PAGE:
Google Acquires BeatThatQuote, Plans Aggressive Growth in 2011

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One of the fastest growing websites across the pond, BeatThatQuote.com was purchased by Google this morning for more than $61 million (GBP 37.7 million). It wasn't Google's first acquisition of the year (that was eBook Technologies) -- and it certainly won't be its last. The search company picked up 48 different properties in 2010 (from Aardvark to LabPixies to Quiksee) and it plans to be just as "aggressive" over 2011, according to an interview with David Lawee, Google's vice president of corporate development, in this past weekend's Wall Street Journal.

"I would love to have 25 more Andy Rubins working on projects with longer time horizons than more people are willing to invest in."

The acquisition of BeatThatQuote comes after a failed attempt to pick up Groupon last year for a reported $5 billion. A website that "helps its website visitors search, compare and apply for lower rates and cheaper prices on a different array of products including financial, insurance, legal servces, utilities and shopping," according to a quick post on TheNextWeb, BeatTheQuote is currently bringing in more visitors than Facebook. "Google is set to utilize BeatThatQuote's technology to better deliver deals and financial comparisons, perhaps integrating it into its new deals service."

The purchase makes sense. Google's new deals site is meant to compete with Groupon, which is rapidly expanding, and the company has a history of successfully integrating acquired talent and products into new spin-off services. Applied Semantics, acquired in April 2003 for more than $100 million, led to AdSense, Google's popular (and multi-billion dollar revenue generating) advertising platform for Web developers, for example. And picking up Keyhole, Inc. the following year allowed Google to make much-lauded improvements to its Maps technology.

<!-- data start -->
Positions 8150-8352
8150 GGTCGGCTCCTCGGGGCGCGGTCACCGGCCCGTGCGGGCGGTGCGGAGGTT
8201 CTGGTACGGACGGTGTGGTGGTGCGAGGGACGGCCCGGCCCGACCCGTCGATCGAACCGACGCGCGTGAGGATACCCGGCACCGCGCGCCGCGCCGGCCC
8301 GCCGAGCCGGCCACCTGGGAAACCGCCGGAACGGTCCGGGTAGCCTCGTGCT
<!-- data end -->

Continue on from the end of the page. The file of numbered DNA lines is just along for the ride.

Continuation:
As Google continues to expand -- "I would love to have 25 more Andy Rubins here who are working on projects with longer time horizons than more people are willing to invest in," Lawee told the Journal, referring to the man running the then-small firm Android, Inc., that Google acquired in 2005 -- what other sites might it suck into its hungry maw? John Fernandez, a thoughtful power user of Quora who runs Online Marketing at IntraLinks, dared to answer that very prompt on the question and answer site.

Google could purchase the struggling MySpace from News Corp., which is looking to unload the site, or Yammer in an attempt to more clearly define its social strategy, Fernandez quessed. Maybe it will pick up PeekYou, Blekko or Hunch, three sites that are doing interesting things in the search space. Or it could just buy a bunch of things that most people don't care about. "Unfortunately, I'd expect a lot of purchases by Google in 2011 to be in this category, Fernandez wrote. "You'll probably see a bunch of acquisitions to support the Android platform, acquisitions around the 'boring' hardware and telecom infrastructure to make servers faster and the like."

One example that falls into that last category is BlindType, which Google acquired in October of last year. Hoping to improve speed and reduce error rates, BlindType is a piece of software built for smartphones that recognizes the lack of tactile feedback on your handheld's slick, glass surface and the problems that can cause. If a user starts typing "yjr" when beginning a sentence, BlindType assumes that he or she meant to type "the" and corrects the user's message after noting a shift on the digital keyboard one space to the right. That might be boring to most because BlindType isn't a splashy, multi-billion dollar service like, say, Groupon, but it has definite implications for the (important, and growing) smartphone industry.

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Nicholas Jackson is a former associate editor at The Atlantic.

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